$$P(z \in Disc) = 1 - P(z \notin Disc) = \frac{\pi}{n}$$

Adding discs to reach a total of m discs independently and randomly means that,

$$P(z \in \cup Discs) = 1 - P(z \notin \cup Discs) = 1 - \left ( P(z \notin Disc_1) ... P(z \notin Disc_m) \right ) = 1 - (1-\frac{\pi}{n})^m$$

This is a stochastic problem. Technically you could keep adding discs and might never cover the square but that is unlikely. If you estimated to a 99.99% likelihood that the square was covered, i.e. all points z are in the union of the discs, you can express the expected number of required discs relative to the dimension, n:

$$m = \frac{ln(0.0001)}{ln(1-\frac{\pi}{n})}$$

### Structuring code

I will ignore the disc chaining becuase that is a second task with not dissimilar concerns as here.

What is the optimal solution to ensure that the square is covered given some discs?

a) Don't exhaustively search every point every time you add a sphere. Once a point is covered it will be covered indefinitely. You do not need to check that point again.

b) To achieve the same 99.99% probability of coverage you need to create 10,000 gridpoints, i.e. 100 x 100.

c) Once you have discovered just one point that is not covered you need to add a disc and keep adding until that exact single point is covered, Once it is move on to check the next point.

d) I would optimise the stepping to the next point by doing two things. Firsly I would start in the bottom left corner and traverse up and down moving right at the boundary. Secondly when I stepped to a new point I would run a fast check that the same disc that covered the preceding point did not also cover that new point, becuase it is likely that a disc close by will cover multiple points. Once you find an uncovered point keep adding discs until it is covered and then move on.

This will most likely take a fraction of the time than it is currently taking for your code to run.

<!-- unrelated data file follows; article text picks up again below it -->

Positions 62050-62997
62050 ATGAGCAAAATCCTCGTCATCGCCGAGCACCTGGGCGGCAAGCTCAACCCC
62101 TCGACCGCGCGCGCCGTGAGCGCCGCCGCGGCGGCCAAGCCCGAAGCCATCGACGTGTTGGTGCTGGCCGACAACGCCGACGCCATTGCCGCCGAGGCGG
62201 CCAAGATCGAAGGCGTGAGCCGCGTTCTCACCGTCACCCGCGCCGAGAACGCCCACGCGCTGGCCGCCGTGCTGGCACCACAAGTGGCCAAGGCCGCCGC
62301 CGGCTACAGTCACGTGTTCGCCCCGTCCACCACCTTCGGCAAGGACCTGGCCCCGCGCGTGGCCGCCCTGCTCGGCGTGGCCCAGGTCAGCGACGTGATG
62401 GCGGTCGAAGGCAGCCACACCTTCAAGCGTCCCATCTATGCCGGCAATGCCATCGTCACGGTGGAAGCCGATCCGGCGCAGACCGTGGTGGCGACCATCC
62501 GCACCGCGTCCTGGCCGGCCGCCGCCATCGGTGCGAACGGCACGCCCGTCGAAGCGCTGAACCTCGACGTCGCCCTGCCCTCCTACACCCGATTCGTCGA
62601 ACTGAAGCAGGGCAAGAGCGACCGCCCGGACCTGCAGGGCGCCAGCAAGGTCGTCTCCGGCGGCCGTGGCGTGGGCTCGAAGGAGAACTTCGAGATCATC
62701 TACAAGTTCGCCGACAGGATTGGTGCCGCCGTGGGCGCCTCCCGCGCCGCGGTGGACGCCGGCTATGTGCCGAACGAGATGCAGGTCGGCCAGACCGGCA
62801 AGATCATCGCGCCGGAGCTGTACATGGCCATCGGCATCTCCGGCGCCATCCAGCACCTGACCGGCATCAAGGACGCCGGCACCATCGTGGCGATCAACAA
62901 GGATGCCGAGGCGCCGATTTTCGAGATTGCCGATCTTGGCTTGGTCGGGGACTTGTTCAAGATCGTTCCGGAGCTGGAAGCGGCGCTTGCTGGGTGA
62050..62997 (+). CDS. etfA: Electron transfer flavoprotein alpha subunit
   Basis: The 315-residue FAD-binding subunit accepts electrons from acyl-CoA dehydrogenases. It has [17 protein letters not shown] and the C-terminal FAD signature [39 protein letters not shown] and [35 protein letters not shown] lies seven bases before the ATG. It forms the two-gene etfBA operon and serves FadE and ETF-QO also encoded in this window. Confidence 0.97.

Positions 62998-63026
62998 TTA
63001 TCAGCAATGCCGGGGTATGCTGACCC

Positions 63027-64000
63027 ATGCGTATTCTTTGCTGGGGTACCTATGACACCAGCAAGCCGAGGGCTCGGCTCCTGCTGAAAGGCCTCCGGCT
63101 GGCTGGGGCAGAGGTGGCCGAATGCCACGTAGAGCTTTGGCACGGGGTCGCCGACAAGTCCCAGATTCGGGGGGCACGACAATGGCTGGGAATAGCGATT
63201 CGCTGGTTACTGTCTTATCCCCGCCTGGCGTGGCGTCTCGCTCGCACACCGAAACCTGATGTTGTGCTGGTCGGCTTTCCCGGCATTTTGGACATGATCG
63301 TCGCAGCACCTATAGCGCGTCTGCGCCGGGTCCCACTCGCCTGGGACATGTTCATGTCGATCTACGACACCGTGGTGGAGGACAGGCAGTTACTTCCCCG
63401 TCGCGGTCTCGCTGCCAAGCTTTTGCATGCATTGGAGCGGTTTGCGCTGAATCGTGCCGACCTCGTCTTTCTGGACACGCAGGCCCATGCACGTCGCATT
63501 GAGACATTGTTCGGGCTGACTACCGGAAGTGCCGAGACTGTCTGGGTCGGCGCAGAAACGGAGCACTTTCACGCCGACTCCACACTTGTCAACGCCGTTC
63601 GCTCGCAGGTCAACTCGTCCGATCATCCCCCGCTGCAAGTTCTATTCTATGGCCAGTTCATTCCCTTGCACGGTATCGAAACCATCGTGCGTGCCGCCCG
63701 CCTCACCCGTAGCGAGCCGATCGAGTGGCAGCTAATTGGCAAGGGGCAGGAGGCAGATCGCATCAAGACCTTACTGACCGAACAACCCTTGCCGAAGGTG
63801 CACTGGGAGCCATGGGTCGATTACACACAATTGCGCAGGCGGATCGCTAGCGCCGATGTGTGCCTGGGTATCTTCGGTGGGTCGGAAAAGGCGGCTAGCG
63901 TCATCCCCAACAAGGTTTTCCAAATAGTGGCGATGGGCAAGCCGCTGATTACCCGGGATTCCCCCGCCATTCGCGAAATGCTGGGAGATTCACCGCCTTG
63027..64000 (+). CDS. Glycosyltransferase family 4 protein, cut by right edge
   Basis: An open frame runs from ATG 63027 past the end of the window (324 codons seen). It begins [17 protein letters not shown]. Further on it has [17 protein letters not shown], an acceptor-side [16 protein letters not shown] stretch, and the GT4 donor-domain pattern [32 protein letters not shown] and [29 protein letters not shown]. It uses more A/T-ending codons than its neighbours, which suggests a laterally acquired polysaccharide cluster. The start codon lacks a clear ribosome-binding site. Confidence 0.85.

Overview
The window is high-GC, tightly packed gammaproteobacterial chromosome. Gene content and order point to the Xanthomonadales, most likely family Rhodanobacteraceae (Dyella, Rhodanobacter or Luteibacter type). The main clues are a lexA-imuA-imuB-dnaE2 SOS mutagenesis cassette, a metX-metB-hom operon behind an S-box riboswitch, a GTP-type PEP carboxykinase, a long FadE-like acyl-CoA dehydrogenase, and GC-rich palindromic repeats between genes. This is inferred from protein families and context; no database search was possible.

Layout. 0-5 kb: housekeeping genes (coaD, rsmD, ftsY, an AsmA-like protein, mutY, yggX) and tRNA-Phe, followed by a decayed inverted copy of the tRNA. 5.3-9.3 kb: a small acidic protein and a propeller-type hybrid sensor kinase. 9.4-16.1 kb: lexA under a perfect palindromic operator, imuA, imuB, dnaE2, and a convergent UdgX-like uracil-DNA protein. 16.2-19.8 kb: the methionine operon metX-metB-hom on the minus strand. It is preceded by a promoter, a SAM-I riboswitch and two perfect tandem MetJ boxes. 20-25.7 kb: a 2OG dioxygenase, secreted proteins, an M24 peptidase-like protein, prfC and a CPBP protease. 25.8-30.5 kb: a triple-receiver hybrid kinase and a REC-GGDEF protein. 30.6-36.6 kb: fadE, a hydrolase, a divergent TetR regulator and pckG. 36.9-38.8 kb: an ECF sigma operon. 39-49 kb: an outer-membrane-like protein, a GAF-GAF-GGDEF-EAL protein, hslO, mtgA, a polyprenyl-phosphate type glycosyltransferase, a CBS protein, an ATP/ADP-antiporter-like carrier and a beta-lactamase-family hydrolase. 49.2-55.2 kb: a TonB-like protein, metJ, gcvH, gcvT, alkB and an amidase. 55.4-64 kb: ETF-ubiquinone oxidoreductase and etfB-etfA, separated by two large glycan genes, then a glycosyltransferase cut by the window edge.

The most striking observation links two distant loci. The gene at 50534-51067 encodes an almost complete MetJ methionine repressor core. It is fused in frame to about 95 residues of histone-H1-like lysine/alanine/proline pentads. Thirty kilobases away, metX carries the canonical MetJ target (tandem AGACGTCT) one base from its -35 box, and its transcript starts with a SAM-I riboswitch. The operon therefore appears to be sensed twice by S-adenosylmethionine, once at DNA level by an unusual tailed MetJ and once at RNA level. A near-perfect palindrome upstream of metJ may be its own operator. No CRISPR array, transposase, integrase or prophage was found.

### Example

The following code does exactly what I described above and it will measure upto 50,000 discs in about 1 second. It also follows the statistical analysis described above, giving me confidence it is free from bugs. I hope this skeletal structrue helps.

import numpy as np

SQRT_N = 100.0  # length of side
RV_DISC_CENTRES = np.random.rand(80000, 2) * SQRT_N
GRID_SIZE = 0.01

def get_next_gridpoint(current, direction):
"Traverse the grid up and down moving to a new point"
if direction == "up":
if current[1] >= SQRT_N:
return (current[0] + GRID_SIZE, SQRT_N), "down"
else:
return (current[0], current[1] + GRID_SIZE), "up"
else:
if current[1] <= 0.0:
return (current[0] + GRID_SIZE, 0.0), "up"
else:
return (current[0], current[1] - GRID_SIZE), "down"

def is_gridpoint_in_disc(gridpoint, discpoint):
"""Ensure the euclidean distance between points is less than disc radius"""
return ((gridpoint[0] - discpoint[0])**2 + (gridpoint[1] - discpoint[1])**2) < 1.0

def search_until_covered(gridpoint):
"""Iterate through all discs until the gridpoint is covered and return the disc num"""
for i in range(RV_DISC_CENTRES.shape[0]):
if is_gridpoint_in_disc(gridpoint, RV_DISC_CENTRES[i, :]):
return True, i
return False, None

curr_gridpoint, direction = (0.0, 0.0), "up"
disc_num, num_discs = None, 0.0
while curr_gridpoint[0] <= SQRT_N and curr_gridpoint[1] <= SQRT_N:
if disc_num and is_gridpoint_in_disc(curr_gridpoint, RV_DISC_CENTRES[disc_num, :]):
curr_gridpoint, direction = get_next_gridpoint(curr_gridpoint, direction)
else:
is_covered, disc_num = search_until_covered(curr_gridpoint)
if not is_covered:
raise ValueError(f"Gridpoint {curr_gridpoint} cannot be covered.")
if disc_num > num_discs:
num_discs = disc_num
curr_gridpoint, direction = get_next_gridpoint(curr_gridpoint, direction)

print(f"Number of discs required for coverage: {num_discs}")


### Profiling

Notice that the exhaustive search is only called 99 times for the 10000 gridpoints:

One idea is to split the square into a grid[][] of smaller 2x2 squares. Then, for each of these squares store all circles whose center is in that square. This means that when you insert a new circle you only need to check for intersections with any circle in at most 9 adjacent squares (in expectation far fewer than checking all of the circles).

As for the connectivity problem, you can use the union-find data structure. Each time you find two intersecting circles you unite their components. For each component you keep track whether it touches the left or the right edge of the square. Once you unite two components where one touches the left and the other touches the right, you are done. (This data structure is quite efficient and relatively simple to implement)